In depth: Acura's 2.3L turbocharged I-4 engine
Using a small four-cylinder, as opposed to a V6 engine configuration, has a significant advantage when it comes to meeting emissions standards. The RDX mill meets CARB LEV II ULEV (ultra low emissions vehicle) along with EPA Tier-2 Bin-5 standards. The reduction of hydrocarbons is achieved by placing the catalytic converter as close as possible to the turbine outlet of the turbocharger. This enables the cat to heat up quickly so it can do its job of converting hydrocarbons and carbon monoxide into carbon dioxide and water, along with breaking up NOx. The engine's cylinder head is also designed with internal exhaust gas recirculation. This significantly reduces the occurrence of NOx emissions by lowering temperatures in the combustion chamber that lead to the generation of nitrogen oxide and nitrogen dioxide.
Certainly the most impressive development of Acura's 2.3L engine is the design of the turbocharger turbine manifold. The manifold has a variable geometry arrangement that doesn't involve a lot of complication. This design has similar benefits to the variable-vane turbocharger used by Porsche, but not as costly or intricate to implement. Variable turbine geometry allows the turbocharger to perform over a wider range of exhaust flow rates. As engine rpm increases so does the air flow rate through the engine and out the exhaust. If a turbocharger turbine manifold is sized to flow for maximum horsepower, then the engine must reach a certain level of rpms before enough exhaust gas is circulating through the manifold for its energy to be effectively recovered by the turbine wheel of the turbocharger. By reducing the area ratio (A/R) of the turbine manifold, the turbine wheel can begin to effectively recover exhaust gas energy at lower rpms. However, the smaller size manifold begins to restrict the flow as rpms increase. This in-turn limits the amount of power the engine can produce. To solve the problem Acura created a variable flow turbine manifold that has multiple flow paths for exhaust gas.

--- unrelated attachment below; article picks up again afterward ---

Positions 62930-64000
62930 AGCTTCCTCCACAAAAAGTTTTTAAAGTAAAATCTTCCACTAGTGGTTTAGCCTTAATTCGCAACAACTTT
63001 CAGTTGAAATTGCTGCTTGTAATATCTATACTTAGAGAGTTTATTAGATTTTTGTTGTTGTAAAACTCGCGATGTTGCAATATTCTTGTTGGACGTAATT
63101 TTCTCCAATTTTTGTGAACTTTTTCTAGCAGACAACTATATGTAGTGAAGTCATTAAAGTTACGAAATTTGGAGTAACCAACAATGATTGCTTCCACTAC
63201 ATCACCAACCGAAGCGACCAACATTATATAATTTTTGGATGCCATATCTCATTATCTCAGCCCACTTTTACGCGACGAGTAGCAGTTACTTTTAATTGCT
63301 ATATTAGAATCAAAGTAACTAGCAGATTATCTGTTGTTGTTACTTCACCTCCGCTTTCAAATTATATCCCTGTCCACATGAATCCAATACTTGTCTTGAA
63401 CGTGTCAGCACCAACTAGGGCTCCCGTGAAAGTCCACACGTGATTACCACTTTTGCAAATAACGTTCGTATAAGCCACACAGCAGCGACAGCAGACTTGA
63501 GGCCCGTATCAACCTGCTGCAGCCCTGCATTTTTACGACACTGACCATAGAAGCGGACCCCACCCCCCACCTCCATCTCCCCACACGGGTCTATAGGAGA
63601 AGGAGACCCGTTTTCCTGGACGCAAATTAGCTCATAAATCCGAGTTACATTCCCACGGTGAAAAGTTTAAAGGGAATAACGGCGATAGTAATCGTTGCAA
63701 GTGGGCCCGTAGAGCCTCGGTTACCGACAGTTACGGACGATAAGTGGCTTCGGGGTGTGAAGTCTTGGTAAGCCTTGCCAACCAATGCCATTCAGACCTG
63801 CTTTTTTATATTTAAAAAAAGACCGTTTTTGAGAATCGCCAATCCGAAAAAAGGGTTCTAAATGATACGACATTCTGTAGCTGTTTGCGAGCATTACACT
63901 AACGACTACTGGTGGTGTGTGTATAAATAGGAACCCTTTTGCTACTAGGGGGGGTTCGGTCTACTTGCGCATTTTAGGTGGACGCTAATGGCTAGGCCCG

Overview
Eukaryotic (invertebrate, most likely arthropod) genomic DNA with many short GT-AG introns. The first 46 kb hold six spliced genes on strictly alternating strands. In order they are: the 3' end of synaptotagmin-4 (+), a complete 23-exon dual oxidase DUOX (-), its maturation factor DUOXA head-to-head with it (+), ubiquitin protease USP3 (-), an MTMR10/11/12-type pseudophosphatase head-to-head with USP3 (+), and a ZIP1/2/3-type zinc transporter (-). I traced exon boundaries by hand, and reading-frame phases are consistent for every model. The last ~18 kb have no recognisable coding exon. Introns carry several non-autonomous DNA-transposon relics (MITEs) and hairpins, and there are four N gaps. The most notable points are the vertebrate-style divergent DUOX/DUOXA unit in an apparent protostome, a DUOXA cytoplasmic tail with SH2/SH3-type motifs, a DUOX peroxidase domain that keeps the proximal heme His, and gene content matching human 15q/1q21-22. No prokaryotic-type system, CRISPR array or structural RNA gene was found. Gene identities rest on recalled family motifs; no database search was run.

Acura's variable flow turbine manifold works much like a traditional twin-scroll turbine housing. A twin-scroll turbine housing has a divider in the center of the exhaust flow path. It works with exhaust pulses by keeping the exhaust flow of consecutive cylinders separate in order to capture more of the exhaust gas energy. However, Acura utilized this design differently. They created a diaphragm actuator-controlled trap door that restricts the exhaust gas to one scroll at lower rpms, then flips away to allow the gas to flow through both scrolls at higher rpms. It can be seen as the red painted flap on the display engine. This design allows the small engine to make use of its entire exhaust flow at low rpms, as opposed to a traditional twin-scroll design that only feeds half the exhaust through each scroll.
Other elements of the engine design can be seen in the cutaway photos, such as the top mount intercooler. Be sure to visit the gallery for a host of high-res images to get a better look.
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